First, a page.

The following penalties were imposed: John Ferguson was sentenced to 5 months in prison, suspended for 18 months on the charge of assault (charge of obstruction taken in to account) plus €1,000 expenses. He was also bound to the peace for 18 months, and had to enter a bond of €150. During that time he is not to approach any Fishery Officer in Mayo or Galway. He also has to engage with the probation service.

Declan Hopkins Jr. was fined €750 on the charge of assault (charge of obstruction taken into account) plus €1,500 expenses. Margaret Hopkins was fined €600 on the charge of obstruction plus €1,200 expenses.

Inland Fisheries Ireland (IFI) has a confidential hotline number to enable members of the general public to report incidents - 1890 34 74 24 or 1890 FISH 24. This phone line is designed to encourage the reporting of incidents of illegal fishing, water pollution and invasive species.

Published in Fishing
Tagged under
16th August 2010

Shannon Cruiser Crash

A man at the upper controls of a cruiser on the inland waterways jumped to safety just before his vessel hit a bridge in Co Tipperary on Friday last.

The man was believed to be attempting to moor the vessel close to the bridge at Ballina on the Shannon when he lost control. The boat hit one of the bridge arches causing extensive damage to the boat’s upper-level console. It is believed that only for the water level at the time and his quick actions he could have been seriously injured.

There were six people on board the vessel all of whom were in the lower deck and uninjured.

The incident was witnessed by a member of the Killaloe unit of the Irish Coast Guard, who raised the alarm. Rescuers went to the scene and discovered that the cruiser had been extensively damaged.

Published in Inland Waterways
30th November 2009

Port of Ballina

Port of Ballina

Coordinates: 54°07′00″N 9°10′00″W / 54.1167°N 9.1667°W / 54.1167; -9.1667

Ballina (Irish: Béal an Átha or Béal Átha an Fheadha, lit. mouth of the ford) is a large town in north Co Mayo in Ireland. It lies at the mouth of the River Moy near Killala Bay, in the Moy valley and Parish of Kilmoremoy, with the Ox Mountain range to the east and the Nephin Beg mountains to the west. The town occupies two Baronies; Tirawley on the west bank of the Moy River, and Tireragh on the east bank.

The recorded population of Ballina's urban area is 10,409. Census 2006 figures released by the Central Statistics Office in September 2007 showed that Ballina had the highest rate of unemployment amongst large towns in the Republic of Ireland. Some 15.8% of Ballina's population was out of work when the 2006 census was taken. Unlike neighbouring towns such as Castlebar and Sligo, it is claimed that Ballina suffered from a lack of government investment for many years because it was not effectively represented in Dail Eireann.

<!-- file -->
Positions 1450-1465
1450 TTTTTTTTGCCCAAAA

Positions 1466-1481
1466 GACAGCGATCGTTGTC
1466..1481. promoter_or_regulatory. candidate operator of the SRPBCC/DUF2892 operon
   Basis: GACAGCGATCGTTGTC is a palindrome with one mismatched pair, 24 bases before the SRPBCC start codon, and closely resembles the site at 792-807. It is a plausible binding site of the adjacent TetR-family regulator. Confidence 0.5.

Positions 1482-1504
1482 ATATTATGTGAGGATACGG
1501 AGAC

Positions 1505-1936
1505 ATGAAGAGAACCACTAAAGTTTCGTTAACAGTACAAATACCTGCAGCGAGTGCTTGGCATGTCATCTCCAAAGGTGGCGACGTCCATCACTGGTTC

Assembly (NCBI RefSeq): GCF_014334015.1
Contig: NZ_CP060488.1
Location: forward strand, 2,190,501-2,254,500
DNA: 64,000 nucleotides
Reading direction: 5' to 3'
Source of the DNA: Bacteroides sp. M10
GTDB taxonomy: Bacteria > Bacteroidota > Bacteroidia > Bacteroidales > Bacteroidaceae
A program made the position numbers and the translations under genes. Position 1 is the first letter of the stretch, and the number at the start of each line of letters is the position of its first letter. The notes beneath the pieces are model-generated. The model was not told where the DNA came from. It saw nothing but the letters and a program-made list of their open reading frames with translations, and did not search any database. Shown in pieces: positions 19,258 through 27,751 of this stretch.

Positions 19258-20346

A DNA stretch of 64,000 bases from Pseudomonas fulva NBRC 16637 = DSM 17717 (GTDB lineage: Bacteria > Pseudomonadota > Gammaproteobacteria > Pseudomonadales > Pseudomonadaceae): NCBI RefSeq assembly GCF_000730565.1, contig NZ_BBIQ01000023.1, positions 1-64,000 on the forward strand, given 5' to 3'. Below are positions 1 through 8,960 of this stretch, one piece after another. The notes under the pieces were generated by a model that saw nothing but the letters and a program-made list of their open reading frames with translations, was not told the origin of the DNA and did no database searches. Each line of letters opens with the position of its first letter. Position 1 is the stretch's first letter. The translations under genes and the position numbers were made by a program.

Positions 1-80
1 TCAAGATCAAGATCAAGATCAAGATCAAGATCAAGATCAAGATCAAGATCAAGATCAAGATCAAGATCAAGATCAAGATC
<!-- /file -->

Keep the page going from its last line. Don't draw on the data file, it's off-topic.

According to Encyclopaedia Britannica the first signs of settlement on the site of the town dates from around 1375 when an Augustinian friary was founded. Belleek, now part of the town, pre-dates the town’s formation, and can be dated back to the late 15th century, or early 16th century. However, what is now known as Belleek Castle was built in 1831. Ballina was officially established as a town in 1723 by O'Hara, Lord Tyrawley.

Belleek Estate

The Belleek estate once occupied lands from the Moy River to the modern-day Killala Road. This included part of the ‘Old French Road’ which General Humbert marched on from Killala, and beside part of which in the Killala Road-Belleek area was Belleek’s reservoir – presumably destroyed in the construction of Coca-Cola’s ‘Ballina Beverages’ factory; the ‘Old French Road’ is now closed off at that point, with what amounts to diversion road signs claiming Humbert marched where he did not.

Old Borders

Ballina is located on the west side of the County Mayo - County Sligo border. Part of what is now the town was once (prior to the Local Government Act, 1898) part of County Sligo, with the border for the most part once being the River Moy, east of which was in Sligo, including Ardnare], and Crockets Town (the Quay).


Port of Ballina, River Moy Harbour Commission, The Quay, Ballina, Co. Mayo. Tel: 096 21208.

Published in Irish Ports

Coronavirus (COVID-19): Irish Sailing & Boating

Since restrictions began in March 2020, the Government is preparing for a 'controlled and gradual return to sport' and the 2020 sailing fixtures are being tentatively redrafted by yacht clubs, rowing clubs angling and diving clubs across Ireland as the country enters a new phase in dealing with the Coronavirus. The hope is that a COVID-19 restrictions might be eased by May 5th as Sport Ireland has asked national governing bodies for information on the challenges they face. 

Coronavirus (COVID-19) information

COVID-19 is a new illness that can affect your lungs and airways. It's caused by a virus called coronavirus.

To help stop the spread of coronavirus (COVID-19) everyone has been asked to stay at home. But some people may need to do more than this.

You may need to either:

You do these things to stop other people from getting coronavirus.

Read advice for people in at-risk groups

Read advice about cocooning.

Restricted movements

Everybody in Ireland has been asked to stay at home. You should only go out for a few reasons, such as shopping for food.

But you need to restrict your movements further if you: 

  • live with someone who has symptoms of coronavirus, but you feel well
  • are a close contact of a confirmed case of coronavirus
  • have returned to Ireland from another country

You need to restrict your movements for at least 14 days.

But if the person you live with has had a test and it is negative, you don't need to wait 14 days. You should still follow the advice for everyone - stay at home as much as possible.

Close contact

This is only a guide but close contact can mean:

  • spending more than 15 minutes of face-to-face contact within 2 metres of an infected person
  • living in the same house or shared accommodation as an infected person

How to restrict your movements 

Follow the advice for everybody - stay at home.